Modern Slavery Act – Transparency in Supply Chains
Following the passage of the 2015 Modern Slavery Act, CORE has worked to provide guidance and research on the transparency in supply chains clause. The clause requires companies with an annual turnover of £36 million or more to report on what they are doing to identify and address modern slavery in their supply chains.
In 2016 we published guidance for businesses required to report, and in 2017 we followed this up with short guides on best practice. Alongside this guidance, we have also conducted research into the levels and quality of compliance. Our report, ‘Risk Averse‘, was published in October 2017. We also successfully campaigned for the introduction of this clause.
CORE, Business & Human Rights Resource Centre and Repórter Brasil are currently partners in a University of Nottingham and Fundação Getulio Vargas research project funded by the British Academy on ‘The Interaction of Law and Supply Chain Management in Cross-Judicial Supply Chains: Supply Chain Effectiveness of Modern Slavery Legislation’.
Corporate Crime & Corporate Governance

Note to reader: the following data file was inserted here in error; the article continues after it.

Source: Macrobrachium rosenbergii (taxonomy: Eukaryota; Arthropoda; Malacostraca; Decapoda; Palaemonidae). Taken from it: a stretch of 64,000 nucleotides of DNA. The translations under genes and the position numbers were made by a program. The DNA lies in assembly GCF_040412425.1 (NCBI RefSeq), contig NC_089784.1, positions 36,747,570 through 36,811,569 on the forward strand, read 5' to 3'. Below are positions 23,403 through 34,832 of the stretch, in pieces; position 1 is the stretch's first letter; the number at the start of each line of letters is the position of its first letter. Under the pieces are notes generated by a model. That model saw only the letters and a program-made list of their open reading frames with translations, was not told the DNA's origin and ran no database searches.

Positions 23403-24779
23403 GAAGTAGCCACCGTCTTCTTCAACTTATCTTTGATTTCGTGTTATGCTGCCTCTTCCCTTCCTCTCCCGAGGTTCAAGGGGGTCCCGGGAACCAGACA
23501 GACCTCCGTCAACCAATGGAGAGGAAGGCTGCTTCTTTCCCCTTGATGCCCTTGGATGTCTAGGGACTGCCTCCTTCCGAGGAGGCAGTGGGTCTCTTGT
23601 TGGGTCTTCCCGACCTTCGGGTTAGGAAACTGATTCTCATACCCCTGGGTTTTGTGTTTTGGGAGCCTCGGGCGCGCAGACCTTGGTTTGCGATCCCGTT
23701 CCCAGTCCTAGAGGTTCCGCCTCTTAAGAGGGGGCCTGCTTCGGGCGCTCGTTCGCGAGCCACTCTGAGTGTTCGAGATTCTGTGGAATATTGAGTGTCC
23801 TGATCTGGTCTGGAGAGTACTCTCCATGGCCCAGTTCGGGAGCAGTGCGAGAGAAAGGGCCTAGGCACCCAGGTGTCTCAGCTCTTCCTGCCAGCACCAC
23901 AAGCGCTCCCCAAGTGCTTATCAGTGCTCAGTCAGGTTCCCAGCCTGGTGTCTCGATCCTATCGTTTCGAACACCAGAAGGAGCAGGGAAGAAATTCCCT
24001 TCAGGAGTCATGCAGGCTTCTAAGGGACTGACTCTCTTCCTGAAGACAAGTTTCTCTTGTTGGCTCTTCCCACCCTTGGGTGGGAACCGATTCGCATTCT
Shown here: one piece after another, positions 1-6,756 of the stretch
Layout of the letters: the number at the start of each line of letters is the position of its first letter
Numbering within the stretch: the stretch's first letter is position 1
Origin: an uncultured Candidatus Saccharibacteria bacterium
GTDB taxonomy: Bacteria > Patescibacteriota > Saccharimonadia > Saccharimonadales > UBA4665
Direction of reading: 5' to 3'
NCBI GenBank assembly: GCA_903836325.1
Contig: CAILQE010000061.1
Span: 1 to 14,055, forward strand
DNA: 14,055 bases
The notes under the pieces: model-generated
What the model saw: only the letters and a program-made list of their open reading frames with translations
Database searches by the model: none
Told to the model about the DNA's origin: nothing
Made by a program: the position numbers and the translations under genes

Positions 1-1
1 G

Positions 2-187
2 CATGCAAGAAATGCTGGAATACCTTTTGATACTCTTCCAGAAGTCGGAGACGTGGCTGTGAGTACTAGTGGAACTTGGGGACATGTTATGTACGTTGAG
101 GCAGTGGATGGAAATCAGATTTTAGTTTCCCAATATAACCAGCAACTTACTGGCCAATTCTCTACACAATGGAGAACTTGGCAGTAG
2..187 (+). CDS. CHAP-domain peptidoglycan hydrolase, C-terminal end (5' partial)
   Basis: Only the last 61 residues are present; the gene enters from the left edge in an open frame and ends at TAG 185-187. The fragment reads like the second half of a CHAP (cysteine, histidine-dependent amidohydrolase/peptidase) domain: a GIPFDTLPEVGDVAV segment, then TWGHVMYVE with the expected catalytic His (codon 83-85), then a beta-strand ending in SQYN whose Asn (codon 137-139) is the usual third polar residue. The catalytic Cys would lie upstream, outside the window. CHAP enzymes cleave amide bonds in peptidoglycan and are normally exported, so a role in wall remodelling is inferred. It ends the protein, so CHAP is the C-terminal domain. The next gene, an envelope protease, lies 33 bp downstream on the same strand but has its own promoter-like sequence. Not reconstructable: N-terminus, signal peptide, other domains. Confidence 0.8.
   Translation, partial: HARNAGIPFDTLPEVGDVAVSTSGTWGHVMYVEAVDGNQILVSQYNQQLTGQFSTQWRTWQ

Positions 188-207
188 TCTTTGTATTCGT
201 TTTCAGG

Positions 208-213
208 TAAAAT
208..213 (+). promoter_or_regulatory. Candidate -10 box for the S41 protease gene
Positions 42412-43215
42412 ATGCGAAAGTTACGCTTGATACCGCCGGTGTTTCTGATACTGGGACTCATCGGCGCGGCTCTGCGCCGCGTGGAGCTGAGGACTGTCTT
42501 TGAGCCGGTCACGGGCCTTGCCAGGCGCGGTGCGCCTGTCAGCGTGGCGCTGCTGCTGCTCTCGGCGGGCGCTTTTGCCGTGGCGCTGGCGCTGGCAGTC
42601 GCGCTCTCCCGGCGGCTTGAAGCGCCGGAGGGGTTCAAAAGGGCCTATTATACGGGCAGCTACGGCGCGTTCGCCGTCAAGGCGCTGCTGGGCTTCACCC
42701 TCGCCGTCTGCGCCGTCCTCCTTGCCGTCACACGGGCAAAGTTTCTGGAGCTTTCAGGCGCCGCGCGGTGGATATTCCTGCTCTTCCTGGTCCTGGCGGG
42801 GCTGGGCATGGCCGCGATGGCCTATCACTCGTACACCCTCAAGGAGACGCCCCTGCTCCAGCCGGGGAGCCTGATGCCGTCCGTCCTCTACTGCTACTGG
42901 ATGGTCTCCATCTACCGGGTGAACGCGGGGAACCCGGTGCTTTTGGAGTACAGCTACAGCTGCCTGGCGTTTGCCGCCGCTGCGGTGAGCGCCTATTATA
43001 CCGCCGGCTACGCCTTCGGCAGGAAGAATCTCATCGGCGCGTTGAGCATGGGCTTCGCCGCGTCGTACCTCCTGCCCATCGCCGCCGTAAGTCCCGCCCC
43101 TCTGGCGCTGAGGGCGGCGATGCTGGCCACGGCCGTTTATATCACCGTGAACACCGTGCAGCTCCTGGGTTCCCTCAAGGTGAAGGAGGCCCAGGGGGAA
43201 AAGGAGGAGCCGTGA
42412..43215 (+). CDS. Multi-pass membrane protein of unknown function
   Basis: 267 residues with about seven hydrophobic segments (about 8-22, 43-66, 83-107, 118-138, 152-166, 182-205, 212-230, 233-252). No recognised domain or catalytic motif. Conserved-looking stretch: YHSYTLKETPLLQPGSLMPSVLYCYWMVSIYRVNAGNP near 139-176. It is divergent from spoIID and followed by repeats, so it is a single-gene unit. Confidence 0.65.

In March 2017, CORE responded to the Ministry of Justice’s call for evidence on economic crime. There, CORE maintained that if companies are to be held to account for engaging in criminal activities, the UK corporate liability regime ought to be reformed to introduce a failure to prevent economic crime offence. With partners Amnesty International and Oxfam, CORE also responded to the government’s Corporate Governance Green Paper consultation in February 2017.
Following the Home Office announcement for a new anti-corruption strategy in December 2017, CORE, alongside Traidcraft, Corruption Watch and Global Witness, wrote to the Guardian arguing that the Law Commission ought to conduct an inquiry into the reform of the UK corporate liability regime.
UK Business & Human Rights Action Plan
CORE secured the commitment from the UK Government to implement the UN Guiding Principles on Business and Human Rights, the authoritative global standard for preventing and addressing the risk of human rights abuses linked to business activity. The UK’s Business and Human Rights Action Plan was launched in September 2013.
Corporate Accountability and Access to Justice
With our partner organisations ECCJ and ICAR, in December 2013 we published ‘The Third Pillar’, a major report on access to justice for victims of transnational corporate human rights violations. We followed this in 2014 with a major conference on access to justice held at The Law Society in London.
More recently, at the 2017 UN Forum on Business and Human Rights CORE hosted a panel discussion on effective remedy with a focus on women’s rights. Alongside this panel discussion, CORE and partner organisation, Womenkind provided an executive summary of research conducted by Essex University, ‘Land intensive corporate activity: the Impact on Women’s Rights’.
Working with partner organisations, CORE has also been instrumental in establishing a new resource, www.bhrinlaw.org, that tracks global changes in mandatory due diligence legislation and parent company liability.